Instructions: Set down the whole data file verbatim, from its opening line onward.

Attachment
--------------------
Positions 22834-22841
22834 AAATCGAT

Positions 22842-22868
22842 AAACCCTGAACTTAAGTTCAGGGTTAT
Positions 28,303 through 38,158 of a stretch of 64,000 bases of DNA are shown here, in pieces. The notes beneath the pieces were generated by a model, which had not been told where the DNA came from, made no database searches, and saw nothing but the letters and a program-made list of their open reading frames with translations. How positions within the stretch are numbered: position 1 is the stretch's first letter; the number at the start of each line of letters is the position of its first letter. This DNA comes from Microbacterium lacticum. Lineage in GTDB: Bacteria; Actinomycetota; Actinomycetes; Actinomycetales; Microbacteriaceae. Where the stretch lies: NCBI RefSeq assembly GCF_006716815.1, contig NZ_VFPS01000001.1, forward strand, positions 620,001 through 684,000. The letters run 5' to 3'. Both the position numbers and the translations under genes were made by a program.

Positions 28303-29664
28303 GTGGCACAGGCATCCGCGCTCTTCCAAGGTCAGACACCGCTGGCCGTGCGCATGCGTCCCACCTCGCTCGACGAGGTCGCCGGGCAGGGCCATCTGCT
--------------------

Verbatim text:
Positions 22834-22841
22834 AAATCGAT

Positions 22842-22868
22842 AAACCCTGAACTTAAGTTCAGGGTTAT
Positions 28,303 through 38,158 of a stretch of 64,000 bases of DNA are shown here, in pieces. The notes beneath the pieces were generated by a model, which had not been told where the DNA came from, made no database searches, and saw nothing but the letters and a program-made list of their open reading frames with translations. How positions within the stretch are numbered: position 1 is the stretch's first letter; the number at the start of each line of letters is the position of its first letter. This DNA comes from Microbacterium lacticum. Lineage in GTDB: Bacteria; Actinomycetota; Actinomycetes; Actinomycetales; Microbacteriaceae. Where the stretch lies: NCBI RefSeq assembly GCF_006716815.1, contig NZ_VFPS01000001.1, forward strand, positions 620,001 through 684,000. The letters run 5' to 3'. Both the position numbers and the translations under genes were made by a program.

Positions 28303-29664
28303 GTGGCACAGGCATCCGCGCTCTTCCAAGGTCAGACACCGCTGGCCGTGCGCATGCGTCCCACCTCGCTCGACGAGGTCGCCGGGCAGGGCCATCTGCT